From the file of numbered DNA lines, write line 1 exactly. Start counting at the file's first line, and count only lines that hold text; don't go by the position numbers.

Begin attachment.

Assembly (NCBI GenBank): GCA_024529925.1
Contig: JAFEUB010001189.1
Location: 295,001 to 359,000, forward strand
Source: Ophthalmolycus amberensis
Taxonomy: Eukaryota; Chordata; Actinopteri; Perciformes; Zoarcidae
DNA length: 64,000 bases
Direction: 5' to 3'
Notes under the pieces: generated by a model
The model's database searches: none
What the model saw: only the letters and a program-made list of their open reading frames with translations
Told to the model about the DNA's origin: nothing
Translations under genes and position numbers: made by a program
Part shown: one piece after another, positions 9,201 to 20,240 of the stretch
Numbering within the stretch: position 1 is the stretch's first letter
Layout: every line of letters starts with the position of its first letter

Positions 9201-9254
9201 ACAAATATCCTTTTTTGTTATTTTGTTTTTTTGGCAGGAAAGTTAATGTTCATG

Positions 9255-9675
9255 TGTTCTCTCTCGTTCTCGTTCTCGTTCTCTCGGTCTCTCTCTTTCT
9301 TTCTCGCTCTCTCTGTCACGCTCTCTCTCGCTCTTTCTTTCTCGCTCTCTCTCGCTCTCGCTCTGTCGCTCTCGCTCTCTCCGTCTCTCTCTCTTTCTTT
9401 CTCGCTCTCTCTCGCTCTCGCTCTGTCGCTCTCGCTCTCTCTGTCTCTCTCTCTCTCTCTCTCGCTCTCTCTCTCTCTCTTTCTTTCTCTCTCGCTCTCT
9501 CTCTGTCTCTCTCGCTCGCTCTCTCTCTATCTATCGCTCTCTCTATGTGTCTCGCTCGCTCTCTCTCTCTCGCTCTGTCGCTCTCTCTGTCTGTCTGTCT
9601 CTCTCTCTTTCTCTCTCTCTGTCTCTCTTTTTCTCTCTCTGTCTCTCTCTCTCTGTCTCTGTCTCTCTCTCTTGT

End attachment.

Assembly (NCBI GenBank): GCA_024529925.1